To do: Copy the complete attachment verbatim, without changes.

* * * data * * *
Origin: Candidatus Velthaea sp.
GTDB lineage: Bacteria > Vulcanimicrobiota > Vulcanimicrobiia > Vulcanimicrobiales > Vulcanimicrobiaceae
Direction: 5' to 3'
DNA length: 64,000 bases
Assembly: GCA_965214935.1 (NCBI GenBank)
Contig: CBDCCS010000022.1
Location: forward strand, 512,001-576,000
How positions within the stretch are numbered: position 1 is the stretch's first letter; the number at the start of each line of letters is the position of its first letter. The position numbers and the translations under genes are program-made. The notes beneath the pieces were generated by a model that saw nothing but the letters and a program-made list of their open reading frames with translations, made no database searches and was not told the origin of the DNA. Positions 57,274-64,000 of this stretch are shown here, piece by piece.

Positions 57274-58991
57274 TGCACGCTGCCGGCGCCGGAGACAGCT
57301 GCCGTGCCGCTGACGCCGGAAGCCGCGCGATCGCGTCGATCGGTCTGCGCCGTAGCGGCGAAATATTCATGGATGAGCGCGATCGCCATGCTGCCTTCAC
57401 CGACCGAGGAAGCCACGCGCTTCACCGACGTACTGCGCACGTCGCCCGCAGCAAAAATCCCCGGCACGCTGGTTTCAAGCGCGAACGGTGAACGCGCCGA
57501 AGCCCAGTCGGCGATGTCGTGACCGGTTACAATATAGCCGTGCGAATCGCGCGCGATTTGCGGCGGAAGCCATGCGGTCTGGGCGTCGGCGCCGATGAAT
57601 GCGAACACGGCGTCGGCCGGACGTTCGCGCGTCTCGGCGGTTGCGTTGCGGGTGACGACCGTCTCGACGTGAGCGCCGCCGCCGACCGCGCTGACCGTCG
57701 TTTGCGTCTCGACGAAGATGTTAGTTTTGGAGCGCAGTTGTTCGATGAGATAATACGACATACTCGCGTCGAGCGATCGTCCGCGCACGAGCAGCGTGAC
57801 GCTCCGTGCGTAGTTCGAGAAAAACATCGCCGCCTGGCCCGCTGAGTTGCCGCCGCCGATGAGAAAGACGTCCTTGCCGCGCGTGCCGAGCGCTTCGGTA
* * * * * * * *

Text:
Origin: Candidatus Velthaea sp.
GTDB lineage: Bacteria > Vulcanimicrobiota > Vulcanimicrobiia > Vulcanimicrobiales > Vulcanimicrobiaceae
Direction: 5' to 3'
DNA length: 64,000 bases
Assembly: GCA_965214935.1 (NCBI GenBank)
Contig: CBDCCS010000022.1
Location: forward strand, 512,001-576,000
How positions within the stretch are numbered: position 1 is the stretch's first letter; the number at the start of each line of letters is the position of its first letter. The position numbers and the translations under genes are program-made. The notes beneath the pieces were generated by a model that saw nothing but the letters and a program-made list of their open reading frames with translations, made no database searches and was not told the origin of the DNA. Positions 57,274-64,000 of this stretch are shown here, piece by piece.

Positions 57274-58991
57274 TGCACGCTGCCGGCGCCGGAGACAGCT
57301 GCCGTGCCGCTGACGCCGGAAGCCGCGCGATCGCGTCGATCGGTCTGCGCCGTAGCGGCGAAATATTCATGGATGAGCGCGATCGCCATGCTGCCTTCAC
57401 CGACCGAGGAAGCCACGCGCTTCACCGACGTACTGCGCACGTCGCCCGCAGCAAAAATCCCCGGCACGCTGGTTTCAAGCGCGAACGGTGAACGCGCCGA
57501 AGCCCAGTCGGCGATGTCGTGACCGGTTACAATATAGCCGTGCGAATCGCGCGCGATTTGCGGCGGAAGCCATGCGGTCTGGGCGTCGGCGCCGATGAAT
57601 GCGAACACGGCGTCGGCCGGACGTTCGCGCGTCTCGGCGGTTGCGTTGCGGGTGACGACCGTCTCGACGTGAGCGCCGCCGCCGACCGCGCTGACCGTCG
57701 TTTGCGTCTCGACGAAGATGTTAGTTTTGGAGCGCAGTTGTTCGATGAGATAATACGACATACTCGCGTCGAGCGATCGTCCGCGCACGAGCAGCGTGAC
57801 GCTCCGTGCGTAGTTCGAGAAAAACATCGCCGCCTGGCCCGCTGAGTTGCCGCCGCCGATGAGAAAGACGTCCTTGCCGCGCGTGCCGAGCGCTTCGGTA